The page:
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J Gen Intern Med. 2018 Aug;33(8):1324-1336. doi: 10.1007/s11606-018-4468-9. Epub 2018 May 22.

Effect of Low Back Pain Risk-Stratification Strategy on Patient Outcomes and Care Processes: the MATCH Randomized Trial in Primary Care.

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Kaiser Permanente Washington Health Research Institute, 1730 Minor Avenue, Suite 1600, Seattle, WA, 98101, USA.
Kaiser Permanente Washington Health Research Institute, 1730 Minor Avenue, Suite 1600, Seattle, WA, 98101, USA.
Center for Community Health and Evaluation, Seattle, WA, USA.
Iora Health, Lynwood, WA, USA.
, Fortuna, USA.
, Seattle, WA, USA.
Arthritis Research UK Primary Care Centre, Research Institute for Primary Care and Health Sciences, Keele University, Keele, UK.



The STarT Back strategy for categorizing and treating patients with low back pain (LBP) improved patients' function while reducing costs in England.


This trial evaluated the effect of implementing an adaptation of this approach in a US setting.


The Matching Appropriate Treatments to Consumer Healthcare needs (MATCH) trial was a pragmatic cluster randomized trial with a pre-intervention baseline period. Six primary care clinics were pair randomized, three to training in the STarT Back strategy and three to serve as controls.


Adults receiving primary care for non-specific LBP were invited to provide data 2 weeks after their primary care visit and follow-up data 2 and 6 months (primary endpoint) later.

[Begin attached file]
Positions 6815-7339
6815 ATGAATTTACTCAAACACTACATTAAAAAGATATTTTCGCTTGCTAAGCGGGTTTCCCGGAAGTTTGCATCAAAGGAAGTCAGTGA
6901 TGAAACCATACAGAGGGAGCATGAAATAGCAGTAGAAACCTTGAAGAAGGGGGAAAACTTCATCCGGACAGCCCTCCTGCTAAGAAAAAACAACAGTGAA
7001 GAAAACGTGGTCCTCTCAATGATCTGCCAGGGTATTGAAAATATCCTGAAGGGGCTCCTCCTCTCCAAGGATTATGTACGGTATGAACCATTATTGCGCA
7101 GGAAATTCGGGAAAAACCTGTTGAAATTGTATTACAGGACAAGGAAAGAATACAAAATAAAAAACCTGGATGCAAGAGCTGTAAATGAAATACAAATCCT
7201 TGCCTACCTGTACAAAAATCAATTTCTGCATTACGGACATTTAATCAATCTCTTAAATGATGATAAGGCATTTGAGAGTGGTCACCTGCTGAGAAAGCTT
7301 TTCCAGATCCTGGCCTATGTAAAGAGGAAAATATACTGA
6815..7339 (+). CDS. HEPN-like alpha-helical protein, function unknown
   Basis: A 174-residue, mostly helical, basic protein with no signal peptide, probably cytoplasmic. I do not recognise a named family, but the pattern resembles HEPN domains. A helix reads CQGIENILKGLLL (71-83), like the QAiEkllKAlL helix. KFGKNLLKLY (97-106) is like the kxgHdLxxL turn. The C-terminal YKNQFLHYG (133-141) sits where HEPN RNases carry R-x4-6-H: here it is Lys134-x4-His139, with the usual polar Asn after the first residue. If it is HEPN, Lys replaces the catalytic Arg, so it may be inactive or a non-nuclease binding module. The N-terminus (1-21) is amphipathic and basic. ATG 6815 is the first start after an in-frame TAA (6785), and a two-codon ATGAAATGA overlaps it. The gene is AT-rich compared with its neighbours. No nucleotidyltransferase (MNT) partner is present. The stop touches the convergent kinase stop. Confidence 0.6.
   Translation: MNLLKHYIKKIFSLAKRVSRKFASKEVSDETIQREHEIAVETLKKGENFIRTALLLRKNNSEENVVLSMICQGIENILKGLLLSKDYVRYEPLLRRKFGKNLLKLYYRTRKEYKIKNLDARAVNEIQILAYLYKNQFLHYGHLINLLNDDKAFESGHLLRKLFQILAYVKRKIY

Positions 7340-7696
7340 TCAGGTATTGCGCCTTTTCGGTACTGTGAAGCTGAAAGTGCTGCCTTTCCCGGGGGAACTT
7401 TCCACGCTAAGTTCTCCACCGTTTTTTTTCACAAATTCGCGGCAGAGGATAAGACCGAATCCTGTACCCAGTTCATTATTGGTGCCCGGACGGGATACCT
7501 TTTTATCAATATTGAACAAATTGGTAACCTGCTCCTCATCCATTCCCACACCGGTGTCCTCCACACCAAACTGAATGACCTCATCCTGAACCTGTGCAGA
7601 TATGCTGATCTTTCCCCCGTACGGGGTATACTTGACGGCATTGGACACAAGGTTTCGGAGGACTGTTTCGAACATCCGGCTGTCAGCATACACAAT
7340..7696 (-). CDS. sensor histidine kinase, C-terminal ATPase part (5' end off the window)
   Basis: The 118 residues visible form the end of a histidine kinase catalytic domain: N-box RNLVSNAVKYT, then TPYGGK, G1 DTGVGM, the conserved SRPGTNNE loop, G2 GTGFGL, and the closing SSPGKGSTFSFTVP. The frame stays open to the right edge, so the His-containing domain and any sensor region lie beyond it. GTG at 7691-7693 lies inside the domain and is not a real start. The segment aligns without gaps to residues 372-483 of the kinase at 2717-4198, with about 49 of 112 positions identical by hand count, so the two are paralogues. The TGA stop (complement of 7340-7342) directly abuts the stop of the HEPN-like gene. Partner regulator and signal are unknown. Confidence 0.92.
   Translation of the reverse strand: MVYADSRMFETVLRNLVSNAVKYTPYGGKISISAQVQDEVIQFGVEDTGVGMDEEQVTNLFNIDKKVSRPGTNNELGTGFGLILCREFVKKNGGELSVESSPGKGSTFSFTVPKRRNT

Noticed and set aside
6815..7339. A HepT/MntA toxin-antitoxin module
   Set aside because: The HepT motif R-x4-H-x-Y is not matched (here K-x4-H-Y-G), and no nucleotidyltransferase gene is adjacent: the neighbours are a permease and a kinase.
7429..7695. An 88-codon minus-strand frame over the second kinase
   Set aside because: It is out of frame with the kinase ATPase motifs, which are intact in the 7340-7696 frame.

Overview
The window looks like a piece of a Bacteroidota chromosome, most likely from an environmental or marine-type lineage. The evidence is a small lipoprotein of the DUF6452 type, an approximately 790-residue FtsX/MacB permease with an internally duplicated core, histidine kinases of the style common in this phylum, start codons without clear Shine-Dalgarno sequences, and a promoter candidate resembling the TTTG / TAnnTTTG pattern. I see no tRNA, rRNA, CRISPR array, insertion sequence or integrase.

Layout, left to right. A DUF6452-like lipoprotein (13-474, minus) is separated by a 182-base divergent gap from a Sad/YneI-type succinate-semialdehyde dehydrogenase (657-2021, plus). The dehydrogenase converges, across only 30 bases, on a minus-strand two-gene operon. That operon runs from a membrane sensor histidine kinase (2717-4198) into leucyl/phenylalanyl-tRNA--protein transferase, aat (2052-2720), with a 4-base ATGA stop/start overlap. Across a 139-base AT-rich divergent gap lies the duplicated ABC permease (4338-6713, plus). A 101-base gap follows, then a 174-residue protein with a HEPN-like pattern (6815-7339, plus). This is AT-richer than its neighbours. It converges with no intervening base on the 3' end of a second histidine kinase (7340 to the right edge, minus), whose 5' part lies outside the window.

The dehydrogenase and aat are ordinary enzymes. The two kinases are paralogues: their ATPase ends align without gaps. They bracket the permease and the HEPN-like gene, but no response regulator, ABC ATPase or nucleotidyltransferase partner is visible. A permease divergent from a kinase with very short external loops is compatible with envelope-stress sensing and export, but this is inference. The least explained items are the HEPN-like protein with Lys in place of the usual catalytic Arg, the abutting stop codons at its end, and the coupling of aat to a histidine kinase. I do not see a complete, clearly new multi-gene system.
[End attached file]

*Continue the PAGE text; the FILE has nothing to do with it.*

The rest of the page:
The STarT Back risk-stratification strategy matches treatments for LBP to physical and psychosocial obstacles to recovery using patient-reported data (the STarT Back Tool) to categorize patients' risk of persistent disabling pain. Primary care clinicians in the intervention clinics attended six didactic sessions to improve their understanding LBP management and received in-person training in the use of the tool that had been incorporated into the electronic health record (EHR). Physical therapists received 5 days of intensive training. Control clinics received no training.


Primary outcomes were back-related physical function and pain severity. Intervention effects were estimated by comparing mean changes in patient outcomes after 2 and 6 months between intervention and control clinics. Differences in change scores by trial arm and time period were estimated using linear mixed effect models. Secondary outcomes included healthcare utilization.


Although clinicians used the tool for about half of their patients, they did not change the treatments they recommended. The intervention had no significant effect on patient outcomes or healthcare use.


A resource-intensive intervention to support stratified care for LBP in a US healthcare setting had no effect on patient outcomes or healthcare use.


National Clinical Trial Number NCT02286141.


STarT Back; low back pain; patient outcomes; primary care; risk-stratification

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